I can’t usually stop a performance to tell a mom that I recognize as an Autism mom that I get it and give her a hug. I also never know if her kid is diagnosed, if she would welcome the recognition, or if she is still fighting to keep that diagnosis at bay. I don’t know if I would make her feel good or devastated. I can of course just give her a smile and a hug in recognition of all that she is doing, without any specific reference to Autism, and that I do on a regular basis.

Here’s to the Autism moms and moms of kids who are the non-conformers, who don’t fit the expected molds. We are a fierce and loving bunch. We are the mama bears. We will not let someone dis our kid on the one hand, but on the other hand we work hard to keep our kids moving forward out in public. We know that society’s judgments are unfair on one hand, but we want our kids to be able to handle being in public on the other hand. We want our kids to grow up to find their way in the world, just like every mother, and we have discovered that in order for that to happen our kid might need a little different kind of parenting than the neighbor kid next door.

Here’s a virtual hug to that mom at today’s performance. And here’s a song called, “Motherhood.” A little late for Mothers’ Day, but better late than never J. This is for all moms everywhere, with a special hug for Autism moms.

Is It A Good Thing, Is It A Bad Thing?

I have often said that the most significant day of my life was the day that I heard the story of The Horse. The story’s premise is that it is pointless to judge events as good or bad, because what often looks good can lead to bad and vice versa, what looks bad often leads to good. The day I heard the story was the day I began to transition from childhood to adulthood, when I began to understand the difference between black/white thinking and an understanding of gray, of nuance, that there are events and relationships that won’t necessarily be resolved and totally clear in the time frame that I want. This story has influenced my approach to my art, to my career, to my relationships, to my parenting, to my understanding of politics and world events. It has also made me continually curious to see how one thing leads to another!

I was about 20 when I first heard the story, on a sunny winter day in Jerusalem, Israel, sitting in an olive grove with a group of Israeli and Palestinian friends. The storyteller was an older woman, a Holocaust survivor, Re’uma, a name she gave herself after the war. Her name means, “see the wonder.” Re’uma had been a teenager in one of the camps. She had lost her entire family, and was on her own in the camp, looked after by lots of other prisoners. An elderly Rabbi, an adopted grandfather, told her this story one day, and she related to us all those years later that it changed her life. She credits this story with her ability to survive the camps, not physically, but emotionally and psychically.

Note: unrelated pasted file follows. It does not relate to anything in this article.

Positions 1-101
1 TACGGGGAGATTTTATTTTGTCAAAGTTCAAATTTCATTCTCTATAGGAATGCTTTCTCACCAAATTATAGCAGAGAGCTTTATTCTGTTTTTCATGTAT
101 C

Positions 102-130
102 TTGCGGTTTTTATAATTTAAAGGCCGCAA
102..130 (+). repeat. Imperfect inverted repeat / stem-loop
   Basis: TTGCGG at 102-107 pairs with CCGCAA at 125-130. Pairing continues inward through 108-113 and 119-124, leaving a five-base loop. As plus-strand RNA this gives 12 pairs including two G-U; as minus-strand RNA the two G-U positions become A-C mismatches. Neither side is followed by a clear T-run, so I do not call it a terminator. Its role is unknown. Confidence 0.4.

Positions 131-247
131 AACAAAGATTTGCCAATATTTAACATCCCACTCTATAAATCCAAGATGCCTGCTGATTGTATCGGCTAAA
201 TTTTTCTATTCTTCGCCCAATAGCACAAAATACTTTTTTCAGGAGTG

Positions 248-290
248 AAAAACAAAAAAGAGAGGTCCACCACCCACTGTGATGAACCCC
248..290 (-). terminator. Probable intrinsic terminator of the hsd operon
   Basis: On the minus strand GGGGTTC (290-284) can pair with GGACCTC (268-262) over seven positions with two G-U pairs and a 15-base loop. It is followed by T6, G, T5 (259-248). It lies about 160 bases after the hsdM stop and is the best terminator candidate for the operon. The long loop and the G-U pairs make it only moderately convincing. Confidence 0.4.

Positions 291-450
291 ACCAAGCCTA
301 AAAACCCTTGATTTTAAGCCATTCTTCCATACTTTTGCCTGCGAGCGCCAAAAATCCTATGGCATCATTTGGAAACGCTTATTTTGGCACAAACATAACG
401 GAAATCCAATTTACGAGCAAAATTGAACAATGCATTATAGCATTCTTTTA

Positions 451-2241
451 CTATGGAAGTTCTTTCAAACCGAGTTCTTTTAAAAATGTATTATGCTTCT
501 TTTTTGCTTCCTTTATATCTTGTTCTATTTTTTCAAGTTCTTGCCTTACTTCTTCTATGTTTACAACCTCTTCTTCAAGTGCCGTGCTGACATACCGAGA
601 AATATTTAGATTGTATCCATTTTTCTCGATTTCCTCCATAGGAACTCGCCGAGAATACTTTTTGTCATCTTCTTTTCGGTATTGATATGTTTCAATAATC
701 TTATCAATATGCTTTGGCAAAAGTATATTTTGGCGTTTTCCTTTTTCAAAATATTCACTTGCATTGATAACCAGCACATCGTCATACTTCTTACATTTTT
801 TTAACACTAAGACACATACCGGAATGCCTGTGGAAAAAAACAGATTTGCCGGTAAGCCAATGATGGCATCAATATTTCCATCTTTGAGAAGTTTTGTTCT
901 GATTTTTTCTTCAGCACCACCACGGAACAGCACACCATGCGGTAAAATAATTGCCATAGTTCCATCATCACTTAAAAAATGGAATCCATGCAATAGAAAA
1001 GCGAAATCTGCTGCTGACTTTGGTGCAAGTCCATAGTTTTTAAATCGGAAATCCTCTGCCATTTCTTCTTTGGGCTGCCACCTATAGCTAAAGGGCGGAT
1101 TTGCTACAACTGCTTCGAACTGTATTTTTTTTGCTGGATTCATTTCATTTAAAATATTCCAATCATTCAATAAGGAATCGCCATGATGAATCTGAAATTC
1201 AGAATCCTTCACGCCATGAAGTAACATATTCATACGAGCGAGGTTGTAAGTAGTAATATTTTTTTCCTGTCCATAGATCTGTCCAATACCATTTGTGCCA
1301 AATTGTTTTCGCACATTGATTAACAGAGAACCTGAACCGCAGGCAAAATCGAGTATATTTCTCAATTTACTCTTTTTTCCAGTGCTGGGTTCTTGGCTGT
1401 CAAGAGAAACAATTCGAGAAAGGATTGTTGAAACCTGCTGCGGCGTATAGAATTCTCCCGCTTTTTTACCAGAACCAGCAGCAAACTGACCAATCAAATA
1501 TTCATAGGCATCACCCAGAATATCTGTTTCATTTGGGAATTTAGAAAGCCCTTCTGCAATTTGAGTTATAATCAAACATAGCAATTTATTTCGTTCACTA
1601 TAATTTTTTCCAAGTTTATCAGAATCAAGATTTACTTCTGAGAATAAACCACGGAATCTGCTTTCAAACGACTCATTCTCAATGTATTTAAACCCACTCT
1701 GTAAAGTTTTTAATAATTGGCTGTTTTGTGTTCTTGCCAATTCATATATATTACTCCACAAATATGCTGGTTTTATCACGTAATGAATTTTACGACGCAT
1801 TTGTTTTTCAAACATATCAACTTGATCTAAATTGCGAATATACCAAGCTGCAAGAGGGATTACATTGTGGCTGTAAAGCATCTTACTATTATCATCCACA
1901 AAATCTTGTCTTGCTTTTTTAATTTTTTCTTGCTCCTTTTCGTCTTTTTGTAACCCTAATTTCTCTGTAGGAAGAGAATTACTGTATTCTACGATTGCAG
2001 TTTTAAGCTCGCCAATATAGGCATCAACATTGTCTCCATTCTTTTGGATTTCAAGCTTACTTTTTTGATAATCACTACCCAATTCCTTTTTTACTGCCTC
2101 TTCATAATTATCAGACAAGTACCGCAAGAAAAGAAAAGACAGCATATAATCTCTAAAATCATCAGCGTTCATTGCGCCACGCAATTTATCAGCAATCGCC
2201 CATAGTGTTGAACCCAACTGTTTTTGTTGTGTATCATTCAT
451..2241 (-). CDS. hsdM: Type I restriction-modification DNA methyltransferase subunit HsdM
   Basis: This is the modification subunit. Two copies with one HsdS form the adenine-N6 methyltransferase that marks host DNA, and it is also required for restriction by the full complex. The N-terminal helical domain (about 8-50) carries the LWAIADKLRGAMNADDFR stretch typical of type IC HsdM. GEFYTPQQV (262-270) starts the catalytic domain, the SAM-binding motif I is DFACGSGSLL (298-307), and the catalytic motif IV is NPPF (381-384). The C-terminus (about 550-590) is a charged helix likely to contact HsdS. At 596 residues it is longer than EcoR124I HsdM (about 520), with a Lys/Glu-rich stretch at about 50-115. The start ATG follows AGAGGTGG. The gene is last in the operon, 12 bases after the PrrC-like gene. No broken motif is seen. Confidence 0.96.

The story changed my life as well. As cliché as it sounds, I remember the light bulb going “ping!” I remember looking around at the group of us sitting there, all friends dreaming about a Middle East solution that would bring peace to the region and it’s people. I remember taking a deep breath, and recognizing that the road would be long, that there would be events that would look really bad on certain days, but that those same “bad” events would lead to new events, and that eventually we would find our way to something better. (This was some 30 odd years ago, and the Middle East conflict was actually a little LESS complicated than it is now…but I still have hope!)

This is truly a concept that I think of nearly every moment of the day. Knowing that what I judge as bad may just be the doorway to something wonderful has been able to keep me going in every aspect of my life. In my parenting, I have to apply this equally in my relationship to my neuro-typical child and my child with autism.  In my professional life, there are always setbacks and then times when everything just seems to be clicking. And I’m sure the connection of this story to our current world state is clear to everyone reading this!

It often feels to me that people in the West are brainwashed into thinking that all days should be good ones, that life should be full of only pleasant events. It seems like people believe that having everything they want is their right, the way it is supposed to be, and that bad events are something to be ashamed of, something to be fought against. But we all know that life just isn’t like that, we’ve got good days and bad days. There isn’t a way to avoid the “bad” days, but there is a way to just roll with them, not fret about them, not add extra tension to an already bad day by being upset that the day isn’t going the way you want it to. It’s really hard to pretend that everything is fine when it isn’t!

When my kids were younger and would complain that they were in a bad mood, I would usually say, “That’s fine, you are totally entitled to be in a bad mood, but you still have to be civil to everyone around you. (Which is what I would like to share with various political leaders.) You don’t have to feel good to be kind. And just because you are having a bad day doesn’t mean that you get to pass that bad day on. But you are allowed to have that bad day.”